In its final decision on Tuesday, June 14, the Marosvásárhelyen (Târgu Mureș) Court ordered the prefect of Bákó (Bacău) County to issue all legal documents in its possession concerning the Úz Valley cemetery. The judgment was published on the portal of the Romanian courts.
The lawsuit against the Bákó County prefect was initiated by Hargita County Council President Csaba Borboly, as an individual, after the prefect rejected his request for data.
Borboly told Hungarian news agency MTI that the requested documents could prove that Dormánfalva (Dormánfalva) had taken the cemetery based on false documents, and could be important evidence in all 12 lawsuits filed regarding the Úz Valley cemetery.
Csaba Borboly explained that he started the data request at the Dormánfalva Mayor’s Office. The office tried to prove to him that the Úz valley cemetery was part of the settlement in Bákó County in 2001, giving him dubious documents, with no stamps, seal or signatures. Borboly added that any municipal decision is valid only if it was submitted to the county prefect, so he thought the prefect could prove if the documents provided by Dormánfalva were legal. That is why he requested copies of these dubious documents from the prefect.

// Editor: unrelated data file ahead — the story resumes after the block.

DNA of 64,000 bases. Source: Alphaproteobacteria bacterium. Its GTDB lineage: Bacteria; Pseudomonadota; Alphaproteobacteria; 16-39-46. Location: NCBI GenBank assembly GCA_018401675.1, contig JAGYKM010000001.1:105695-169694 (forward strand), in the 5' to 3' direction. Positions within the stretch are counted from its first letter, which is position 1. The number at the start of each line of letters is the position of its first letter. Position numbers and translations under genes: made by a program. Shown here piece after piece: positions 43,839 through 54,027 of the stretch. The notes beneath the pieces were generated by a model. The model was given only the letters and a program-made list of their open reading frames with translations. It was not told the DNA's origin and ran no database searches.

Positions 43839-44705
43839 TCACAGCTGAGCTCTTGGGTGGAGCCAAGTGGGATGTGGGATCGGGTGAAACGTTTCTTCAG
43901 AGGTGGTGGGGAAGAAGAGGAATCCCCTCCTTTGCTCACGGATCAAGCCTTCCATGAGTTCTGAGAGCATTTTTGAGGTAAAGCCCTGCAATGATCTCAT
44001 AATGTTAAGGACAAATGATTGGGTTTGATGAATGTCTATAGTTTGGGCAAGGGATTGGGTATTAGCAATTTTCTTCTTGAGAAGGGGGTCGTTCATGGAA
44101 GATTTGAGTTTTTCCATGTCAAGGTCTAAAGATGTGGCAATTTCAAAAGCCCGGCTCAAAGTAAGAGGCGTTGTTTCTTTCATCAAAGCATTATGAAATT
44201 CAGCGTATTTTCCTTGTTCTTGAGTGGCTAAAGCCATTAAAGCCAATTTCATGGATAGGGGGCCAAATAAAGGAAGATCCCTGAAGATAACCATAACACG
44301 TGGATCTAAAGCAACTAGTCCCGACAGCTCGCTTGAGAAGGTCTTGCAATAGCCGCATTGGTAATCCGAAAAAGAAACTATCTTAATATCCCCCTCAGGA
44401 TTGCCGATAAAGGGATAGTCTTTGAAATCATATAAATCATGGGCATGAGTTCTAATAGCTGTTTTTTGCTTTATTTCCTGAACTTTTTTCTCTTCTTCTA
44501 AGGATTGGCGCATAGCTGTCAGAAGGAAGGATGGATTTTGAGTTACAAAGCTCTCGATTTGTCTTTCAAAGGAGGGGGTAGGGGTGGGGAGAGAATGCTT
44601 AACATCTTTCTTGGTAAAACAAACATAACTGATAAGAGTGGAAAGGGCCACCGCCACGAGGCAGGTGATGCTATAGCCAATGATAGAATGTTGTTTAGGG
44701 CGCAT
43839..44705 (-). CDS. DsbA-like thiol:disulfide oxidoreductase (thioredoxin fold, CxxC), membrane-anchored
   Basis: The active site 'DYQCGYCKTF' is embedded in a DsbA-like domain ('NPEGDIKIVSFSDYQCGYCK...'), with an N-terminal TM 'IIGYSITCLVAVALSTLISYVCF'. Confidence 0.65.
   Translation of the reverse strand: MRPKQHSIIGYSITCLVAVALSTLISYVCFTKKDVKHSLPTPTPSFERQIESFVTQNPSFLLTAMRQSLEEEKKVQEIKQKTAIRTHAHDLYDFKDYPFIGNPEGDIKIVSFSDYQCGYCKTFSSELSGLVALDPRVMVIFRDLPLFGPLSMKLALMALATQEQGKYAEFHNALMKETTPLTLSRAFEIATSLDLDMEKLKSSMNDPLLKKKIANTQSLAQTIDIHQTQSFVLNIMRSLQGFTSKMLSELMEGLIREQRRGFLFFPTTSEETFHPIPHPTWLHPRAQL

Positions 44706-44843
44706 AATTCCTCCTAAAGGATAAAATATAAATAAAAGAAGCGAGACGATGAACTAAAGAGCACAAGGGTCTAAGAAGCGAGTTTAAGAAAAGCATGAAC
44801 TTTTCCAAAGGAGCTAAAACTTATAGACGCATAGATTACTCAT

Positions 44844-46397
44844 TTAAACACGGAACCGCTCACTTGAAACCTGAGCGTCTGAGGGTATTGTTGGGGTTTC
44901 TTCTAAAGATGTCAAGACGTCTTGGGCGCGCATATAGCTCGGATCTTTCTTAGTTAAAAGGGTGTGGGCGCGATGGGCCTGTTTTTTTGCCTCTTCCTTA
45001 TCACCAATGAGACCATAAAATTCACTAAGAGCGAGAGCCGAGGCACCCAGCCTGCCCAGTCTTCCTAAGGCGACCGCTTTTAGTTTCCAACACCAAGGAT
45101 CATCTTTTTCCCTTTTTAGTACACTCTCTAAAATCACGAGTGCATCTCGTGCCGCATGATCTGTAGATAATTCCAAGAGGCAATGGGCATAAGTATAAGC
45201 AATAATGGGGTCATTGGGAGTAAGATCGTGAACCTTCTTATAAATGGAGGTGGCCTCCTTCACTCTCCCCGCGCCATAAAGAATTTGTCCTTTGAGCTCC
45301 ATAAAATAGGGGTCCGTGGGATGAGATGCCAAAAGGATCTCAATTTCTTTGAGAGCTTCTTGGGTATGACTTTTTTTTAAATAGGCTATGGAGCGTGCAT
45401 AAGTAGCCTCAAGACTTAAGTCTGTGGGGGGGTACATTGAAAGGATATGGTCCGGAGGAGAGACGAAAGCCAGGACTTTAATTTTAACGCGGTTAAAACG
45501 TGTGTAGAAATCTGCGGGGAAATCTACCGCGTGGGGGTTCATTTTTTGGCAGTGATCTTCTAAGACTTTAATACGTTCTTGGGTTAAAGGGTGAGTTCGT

“If the prefect announces that it does not have these documents, the falsification becomes obvious and the whole Úz Valley issue may take a turn, from a criminal point of view. If the prefect issues all the papers, and it turns out that everything was legal, then only new information will come from this data request,” Borboly said.
The County Council President also mentioned that there are 12 lawsuits regarding the Úz Valley cemetery and all of the lawsuits are based on the unsolved border dispute between Csíkszentmárton (Sânmartin Ciuc) and Dormánfalva, as both of the settlements claim that the Úz Valley cemetery is their property. Based on this, the small town of Bacău County issued a building permit for the transformation of the graveyard and has already carried out an entire construction.
Title image: The Hungarian wood and the new Romanian crosses in the military graveyard